Working in a synthetic organometallic chemistry lab is a bit like the part in the Great British Bake-off where the contestants are told what to make and given all the ingredients but no recipe. Sometimes the cake is a success but sometimes it is half baked or a flop. When you are baking however, the worst that can happen is a burnt cookie or melted ice cream. In a chemistry lab, the stakes are higher and the ingredients much, much smaller.
I spent this summer working in a lab at Brown University and had my fair share of failed reactions, spilt vials and yes, one explosion (sodium borohydride and methanol definitely don’t mix). But just like the contestants on the Great British Bake-Off, my lab mates were supportive rather than competitive and showed me that things rarely go exactly as planned. This summer I learned that research is not a matter of doing something once and it working, but a long series of trial and error.
My research this summer focused on developing biodegradable polymers. In other words, I worked on making plastics that are not environmentally persistent and instead break down naturally over time into harmless components. I spend 90% of my time in the lab working with chemicals, synthesizing a catalyst that causes the polymerization reaction to proceed. Each day involved a different step in the synthesis and when a reaction needs extra attention I was required to adapt. Knowing what needs to be done to correct impurities in a compound or understanding what caused the reaction to go the way it did is a skill at the heart of chemistry research and one that can only be learned through experience. The sheer amount of time spent working and learning in lab is what made this experience so valuable to me.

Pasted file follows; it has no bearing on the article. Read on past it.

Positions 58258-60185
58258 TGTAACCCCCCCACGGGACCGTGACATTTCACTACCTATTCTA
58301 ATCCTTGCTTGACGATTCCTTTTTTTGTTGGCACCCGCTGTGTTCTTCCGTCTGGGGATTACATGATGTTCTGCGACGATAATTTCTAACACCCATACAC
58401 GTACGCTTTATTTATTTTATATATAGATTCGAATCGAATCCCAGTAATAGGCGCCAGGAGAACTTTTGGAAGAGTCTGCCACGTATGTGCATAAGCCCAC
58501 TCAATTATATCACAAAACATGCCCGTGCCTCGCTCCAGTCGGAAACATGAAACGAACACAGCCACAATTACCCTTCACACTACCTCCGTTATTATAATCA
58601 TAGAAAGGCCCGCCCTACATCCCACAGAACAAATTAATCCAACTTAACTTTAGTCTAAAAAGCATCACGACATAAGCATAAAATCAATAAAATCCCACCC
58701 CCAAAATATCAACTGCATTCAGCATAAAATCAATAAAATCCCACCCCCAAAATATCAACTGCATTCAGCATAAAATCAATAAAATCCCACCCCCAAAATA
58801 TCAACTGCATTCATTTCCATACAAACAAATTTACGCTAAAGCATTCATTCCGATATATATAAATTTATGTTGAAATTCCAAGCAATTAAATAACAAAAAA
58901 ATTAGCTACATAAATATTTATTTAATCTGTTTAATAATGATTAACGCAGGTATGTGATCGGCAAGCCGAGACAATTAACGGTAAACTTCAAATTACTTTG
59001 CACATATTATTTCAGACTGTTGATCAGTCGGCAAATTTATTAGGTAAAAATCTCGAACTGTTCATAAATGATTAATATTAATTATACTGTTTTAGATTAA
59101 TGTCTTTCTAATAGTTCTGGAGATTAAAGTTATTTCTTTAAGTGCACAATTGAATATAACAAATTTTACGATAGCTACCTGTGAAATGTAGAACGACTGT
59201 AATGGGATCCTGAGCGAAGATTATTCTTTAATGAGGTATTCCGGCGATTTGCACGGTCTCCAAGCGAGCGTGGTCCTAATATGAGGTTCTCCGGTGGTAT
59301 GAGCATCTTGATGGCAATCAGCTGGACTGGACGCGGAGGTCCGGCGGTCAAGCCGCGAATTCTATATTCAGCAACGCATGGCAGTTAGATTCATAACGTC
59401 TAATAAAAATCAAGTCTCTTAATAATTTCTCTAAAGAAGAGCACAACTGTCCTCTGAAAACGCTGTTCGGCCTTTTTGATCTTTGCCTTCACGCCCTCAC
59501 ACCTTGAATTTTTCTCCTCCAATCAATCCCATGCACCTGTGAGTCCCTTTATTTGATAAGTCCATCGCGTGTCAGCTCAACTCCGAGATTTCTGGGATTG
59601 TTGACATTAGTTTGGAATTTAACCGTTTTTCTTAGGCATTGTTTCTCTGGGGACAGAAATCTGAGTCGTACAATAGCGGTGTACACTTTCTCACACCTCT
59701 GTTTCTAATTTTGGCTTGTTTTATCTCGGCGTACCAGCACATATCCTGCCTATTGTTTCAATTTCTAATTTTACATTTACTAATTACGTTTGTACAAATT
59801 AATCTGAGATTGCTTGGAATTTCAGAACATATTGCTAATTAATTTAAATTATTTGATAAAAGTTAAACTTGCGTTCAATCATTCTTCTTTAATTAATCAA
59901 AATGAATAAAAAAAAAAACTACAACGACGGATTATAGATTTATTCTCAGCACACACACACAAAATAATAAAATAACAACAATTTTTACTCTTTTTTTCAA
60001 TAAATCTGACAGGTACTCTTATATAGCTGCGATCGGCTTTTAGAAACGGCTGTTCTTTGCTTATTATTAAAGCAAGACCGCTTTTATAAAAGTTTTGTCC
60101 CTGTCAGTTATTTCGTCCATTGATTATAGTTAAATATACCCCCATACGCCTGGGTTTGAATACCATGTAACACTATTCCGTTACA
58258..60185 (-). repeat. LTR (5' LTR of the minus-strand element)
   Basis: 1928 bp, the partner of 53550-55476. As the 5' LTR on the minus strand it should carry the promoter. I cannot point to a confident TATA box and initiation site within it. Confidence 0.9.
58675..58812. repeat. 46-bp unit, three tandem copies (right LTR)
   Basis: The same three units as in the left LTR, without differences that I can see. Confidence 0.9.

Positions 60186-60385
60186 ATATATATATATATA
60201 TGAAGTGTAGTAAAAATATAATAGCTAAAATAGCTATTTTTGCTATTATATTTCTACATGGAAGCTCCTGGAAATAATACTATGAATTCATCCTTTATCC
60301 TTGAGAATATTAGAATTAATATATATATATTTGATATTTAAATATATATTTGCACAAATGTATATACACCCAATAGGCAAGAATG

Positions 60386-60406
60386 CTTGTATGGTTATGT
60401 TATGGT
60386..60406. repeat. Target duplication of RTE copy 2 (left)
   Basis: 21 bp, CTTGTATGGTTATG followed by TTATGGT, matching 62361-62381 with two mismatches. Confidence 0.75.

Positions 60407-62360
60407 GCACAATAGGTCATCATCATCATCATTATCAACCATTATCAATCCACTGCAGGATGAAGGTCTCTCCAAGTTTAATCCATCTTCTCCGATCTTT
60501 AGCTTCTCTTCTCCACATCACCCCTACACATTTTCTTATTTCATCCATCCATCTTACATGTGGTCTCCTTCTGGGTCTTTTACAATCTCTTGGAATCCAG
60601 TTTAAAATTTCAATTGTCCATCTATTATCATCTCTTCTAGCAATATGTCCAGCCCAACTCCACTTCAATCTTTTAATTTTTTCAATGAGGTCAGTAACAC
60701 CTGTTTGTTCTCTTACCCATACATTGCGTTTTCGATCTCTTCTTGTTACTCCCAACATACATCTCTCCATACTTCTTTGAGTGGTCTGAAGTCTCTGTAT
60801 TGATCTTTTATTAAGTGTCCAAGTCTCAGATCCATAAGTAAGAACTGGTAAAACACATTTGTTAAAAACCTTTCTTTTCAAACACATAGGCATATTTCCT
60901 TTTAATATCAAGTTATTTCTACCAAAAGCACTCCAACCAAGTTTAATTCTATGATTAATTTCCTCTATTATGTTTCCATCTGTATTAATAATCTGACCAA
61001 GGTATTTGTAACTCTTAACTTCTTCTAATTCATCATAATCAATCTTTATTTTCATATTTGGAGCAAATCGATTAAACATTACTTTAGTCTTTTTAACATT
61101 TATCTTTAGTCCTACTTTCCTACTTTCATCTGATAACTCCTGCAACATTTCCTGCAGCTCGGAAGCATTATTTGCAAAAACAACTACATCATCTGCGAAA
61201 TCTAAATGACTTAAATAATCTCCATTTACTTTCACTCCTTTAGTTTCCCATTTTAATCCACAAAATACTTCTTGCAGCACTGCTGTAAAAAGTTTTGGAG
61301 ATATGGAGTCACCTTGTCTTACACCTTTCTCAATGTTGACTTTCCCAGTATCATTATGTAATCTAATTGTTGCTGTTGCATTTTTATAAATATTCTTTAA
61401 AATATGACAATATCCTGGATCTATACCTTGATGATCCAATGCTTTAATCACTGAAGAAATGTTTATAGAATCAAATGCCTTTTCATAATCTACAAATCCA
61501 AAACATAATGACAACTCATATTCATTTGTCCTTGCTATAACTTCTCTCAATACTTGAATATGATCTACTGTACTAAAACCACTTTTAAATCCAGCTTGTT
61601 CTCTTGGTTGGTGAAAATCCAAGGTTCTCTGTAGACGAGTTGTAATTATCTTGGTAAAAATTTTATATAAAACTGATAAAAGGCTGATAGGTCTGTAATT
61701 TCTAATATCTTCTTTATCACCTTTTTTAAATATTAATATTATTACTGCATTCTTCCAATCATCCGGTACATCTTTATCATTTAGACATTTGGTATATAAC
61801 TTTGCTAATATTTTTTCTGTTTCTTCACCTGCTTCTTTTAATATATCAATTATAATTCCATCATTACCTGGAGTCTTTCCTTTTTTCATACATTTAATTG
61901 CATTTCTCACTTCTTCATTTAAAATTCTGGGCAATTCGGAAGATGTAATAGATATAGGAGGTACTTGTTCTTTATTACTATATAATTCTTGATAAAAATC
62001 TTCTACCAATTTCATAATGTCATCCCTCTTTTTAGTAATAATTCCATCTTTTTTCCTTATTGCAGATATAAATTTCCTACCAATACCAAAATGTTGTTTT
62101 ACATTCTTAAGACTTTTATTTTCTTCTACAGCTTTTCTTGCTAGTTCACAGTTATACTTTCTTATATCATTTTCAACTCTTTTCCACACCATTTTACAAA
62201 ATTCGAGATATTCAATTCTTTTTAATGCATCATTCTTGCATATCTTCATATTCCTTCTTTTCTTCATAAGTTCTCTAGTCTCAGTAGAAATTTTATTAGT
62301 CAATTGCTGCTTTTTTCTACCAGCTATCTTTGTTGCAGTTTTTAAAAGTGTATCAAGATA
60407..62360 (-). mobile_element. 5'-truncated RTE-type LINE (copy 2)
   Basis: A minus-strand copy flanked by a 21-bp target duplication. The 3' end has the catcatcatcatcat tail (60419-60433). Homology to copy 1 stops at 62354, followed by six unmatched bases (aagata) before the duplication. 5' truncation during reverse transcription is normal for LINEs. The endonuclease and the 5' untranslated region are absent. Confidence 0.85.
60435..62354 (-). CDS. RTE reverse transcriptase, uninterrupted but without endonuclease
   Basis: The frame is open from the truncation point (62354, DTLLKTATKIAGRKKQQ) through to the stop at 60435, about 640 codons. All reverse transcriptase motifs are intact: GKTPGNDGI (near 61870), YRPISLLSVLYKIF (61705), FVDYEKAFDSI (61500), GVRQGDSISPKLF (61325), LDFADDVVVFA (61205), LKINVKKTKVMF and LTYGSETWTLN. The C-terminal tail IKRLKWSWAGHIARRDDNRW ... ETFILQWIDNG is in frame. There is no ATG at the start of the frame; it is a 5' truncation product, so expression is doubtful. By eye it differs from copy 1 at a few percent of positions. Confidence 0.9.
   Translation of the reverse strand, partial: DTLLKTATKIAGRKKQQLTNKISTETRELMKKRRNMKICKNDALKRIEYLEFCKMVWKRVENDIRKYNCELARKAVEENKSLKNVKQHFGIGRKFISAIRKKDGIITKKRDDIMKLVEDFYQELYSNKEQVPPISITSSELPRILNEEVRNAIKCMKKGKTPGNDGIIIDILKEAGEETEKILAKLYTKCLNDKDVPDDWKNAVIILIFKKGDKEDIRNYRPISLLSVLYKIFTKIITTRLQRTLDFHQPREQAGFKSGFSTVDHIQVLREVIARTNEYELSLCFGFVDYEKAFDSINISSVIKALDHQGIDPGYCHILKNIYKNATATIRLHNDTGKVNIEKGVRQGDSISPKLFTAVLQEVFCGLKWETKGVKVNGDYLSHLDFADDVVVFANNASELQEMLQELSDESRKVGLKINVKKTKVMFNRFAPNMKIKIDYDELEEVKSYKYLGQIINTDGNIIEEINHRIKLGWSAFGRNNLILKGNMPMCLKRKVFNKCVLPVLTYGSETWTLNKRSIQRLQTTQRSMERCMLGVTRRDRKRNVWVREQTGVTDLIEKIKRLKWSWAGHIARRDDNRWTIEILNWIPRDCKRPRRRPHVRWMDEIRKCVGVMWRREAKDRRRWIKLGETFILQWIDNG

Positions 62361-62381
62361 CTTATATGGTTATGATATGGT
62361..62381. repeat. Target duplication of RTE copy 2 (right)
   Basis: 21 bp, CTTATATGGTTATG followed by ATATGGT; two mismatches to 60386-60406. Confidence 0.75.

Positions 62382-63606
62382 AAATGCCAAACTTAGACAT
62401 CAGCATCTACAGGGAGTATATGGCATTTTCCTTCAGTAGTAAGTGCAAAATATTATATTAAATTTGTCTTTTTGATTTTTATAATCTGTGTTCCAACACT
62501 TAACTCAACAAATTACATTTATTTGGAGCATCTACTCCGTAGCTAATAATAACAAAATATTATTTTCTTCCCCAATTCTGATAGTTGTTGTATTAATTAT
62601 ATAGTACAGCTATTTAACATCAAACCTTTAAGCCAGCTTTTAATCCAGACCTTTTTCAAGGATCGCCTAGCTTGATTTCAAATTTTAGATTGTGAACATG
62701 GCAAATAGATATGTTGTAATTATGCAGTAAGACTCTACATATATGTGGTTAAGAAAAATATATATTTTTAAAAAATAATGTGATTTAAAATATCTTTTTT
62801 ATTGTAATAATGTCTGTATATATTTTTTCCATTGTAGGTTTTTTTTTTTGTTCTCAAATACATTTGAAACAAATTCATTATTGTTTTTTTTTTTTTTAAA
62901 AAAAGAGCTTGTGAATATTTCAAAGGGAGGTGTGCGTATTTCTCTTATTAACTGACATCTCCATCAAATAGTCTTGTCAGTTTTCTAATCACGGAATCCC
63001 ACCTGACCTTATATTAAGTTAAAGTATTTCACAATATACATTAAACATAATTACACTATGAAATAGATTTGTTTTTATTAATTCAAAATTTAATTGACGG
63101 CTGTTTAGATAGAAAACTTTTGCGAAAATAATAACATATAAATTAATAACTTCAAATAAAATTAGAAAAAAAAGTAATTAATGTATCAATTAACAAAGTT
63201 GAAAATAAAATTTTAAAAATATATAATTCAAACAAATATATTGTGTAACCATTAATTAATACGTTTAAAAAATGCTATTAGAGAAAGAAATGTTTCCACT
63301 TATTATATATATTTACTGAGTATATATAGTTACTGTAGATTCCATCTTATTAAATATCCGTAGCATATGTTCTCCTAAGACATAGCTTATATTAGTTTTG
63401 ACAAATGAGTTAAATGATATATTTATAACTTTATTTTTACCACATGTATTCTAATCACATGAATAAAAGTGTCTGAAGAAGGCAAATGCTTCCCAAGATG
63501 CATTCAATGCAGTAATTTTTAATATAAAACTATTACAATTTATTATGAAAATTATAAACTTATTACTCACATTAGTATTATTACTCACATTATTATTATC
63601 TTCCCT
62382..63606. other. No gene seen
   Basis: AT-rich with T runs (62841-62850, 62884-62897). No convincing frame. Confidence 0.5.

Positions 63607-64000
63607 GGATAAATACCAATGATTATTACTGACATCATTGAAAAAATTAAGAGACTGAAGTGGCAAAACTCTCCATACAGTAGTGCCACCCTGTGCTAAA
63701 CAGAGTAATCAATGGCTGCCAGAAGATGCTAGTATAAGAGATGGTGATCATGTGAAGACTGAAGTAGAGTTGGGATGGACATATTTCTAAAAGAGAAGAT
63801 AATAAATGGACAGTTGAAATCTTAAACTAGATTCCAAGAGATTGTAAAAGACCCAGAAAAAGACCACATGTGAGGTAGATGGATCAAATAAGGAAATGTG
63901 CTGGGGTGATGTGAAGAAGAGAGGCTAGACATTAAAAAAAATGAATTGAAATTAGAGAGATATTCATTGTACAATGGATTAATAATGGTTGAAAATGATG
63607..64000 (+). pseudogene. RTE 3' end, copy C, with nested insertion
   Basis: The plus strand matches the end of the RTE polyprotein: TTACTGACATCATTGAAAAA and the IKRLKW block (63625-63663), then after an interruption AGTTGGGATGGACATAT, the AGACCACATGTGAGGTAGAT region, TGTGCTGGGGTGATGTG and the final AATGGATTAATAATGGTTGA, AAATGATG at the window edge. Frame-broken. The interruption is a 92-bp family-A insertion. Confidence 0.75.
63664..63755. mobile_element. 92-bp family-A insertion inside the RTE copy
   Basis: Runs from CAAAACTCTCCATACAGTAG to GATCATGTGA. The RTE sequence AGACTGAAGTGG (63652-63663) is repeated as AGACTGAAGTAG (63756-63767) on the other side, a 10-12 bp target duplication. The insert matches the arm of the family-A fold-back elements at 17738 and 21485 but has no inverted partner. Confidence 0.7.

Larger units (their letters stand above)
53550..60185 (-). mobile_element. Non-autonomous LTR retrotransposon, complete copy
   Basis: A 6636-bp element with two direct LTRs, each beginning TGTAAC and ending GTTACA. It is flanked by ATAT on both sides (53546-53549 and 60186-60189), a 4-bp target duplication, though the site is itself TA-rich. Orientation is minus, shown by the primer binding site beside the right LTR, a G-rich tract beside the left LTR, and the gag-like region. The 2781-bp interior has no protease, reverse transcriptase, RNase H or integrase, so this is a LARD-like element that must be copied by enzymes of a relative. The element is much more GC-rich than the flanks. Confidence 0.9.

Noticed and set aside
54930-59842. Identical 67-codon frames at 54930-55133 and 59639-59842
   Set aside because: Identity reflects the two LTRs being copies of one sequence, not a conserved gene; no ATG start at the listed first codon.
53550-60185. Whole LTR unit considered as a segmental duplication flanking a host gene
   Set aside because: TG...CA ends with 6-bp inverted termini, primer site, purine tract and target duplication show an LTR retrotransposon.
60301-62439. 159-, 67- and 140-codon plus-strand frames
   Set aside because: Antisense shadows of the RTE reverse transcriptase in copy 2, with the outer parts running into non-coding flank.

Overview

At the end of each day I could not tell if my head hurt from the chemical fumes I was accidentally inhaling or from the amount I had learned that day. I remember at the beginning of the summer hesitating before each pull of the pipette and asking a graduate student to watch me. I had to give myself a 15 minute pep talk the first time I used a pyrophoric compound (google the definition and you will understand) but by the end of the summer a two minute pep talk was enough. I consider that progress! Not only did I learn how to handle air sensitive compounds, I also gained experience presenting my work in front of the group at bi-weekly group meetings alongside the graduate students. This taught me to review my experiments with a critical eye and articulate what the results meant.
In January, when I was researching possible summer opportunities I gravitated toward positions where I could get research experience, but not any specific area of chemistry. In the end, this broadened my options. I live near Providence, RI where Brown is located, so I looked at the research going on there, and sent out an email with my resume. I was quickly put in contact with Jerome Robinson, whose research is at the intersection of inorganic, organic, and materials chemistry with an overarching focus on Green Chemistry applications. There is increasing public awareness for the need to develop renewable energy sources and environmentally friendly compounds, and the scientific community is responding. It is so exciting to be part of research that is relevant and in high demand!
I worked alongside five graduate students and four undergraduate researchers. It was the perfect learning environment for me because I had a great degree of independence while also having others around to ask questions, offer advice when faced with a daunting reaction, and cringe at a particularly foul smelling compound. While discussing our experiments, we also compared future plans and I heard from the current graduate students about their experiences. By talking to my peers as well as my professor, I have learned about the graduate school application process and how to prepare myself. I also had the opportunity to present a poster of my research at the Brown Summer Research Symposium.
I went into this summer hoping to gain research experience, and I left with so much more! Not only have I strengthened my technical lab skills, I have also furthered my passion for chemistry. Without the summer experience fund I would have not been able to devote myself fully to my work in lab. I am so grateful for the funding I received as it allowed me to work full time in the lab without having to get another job!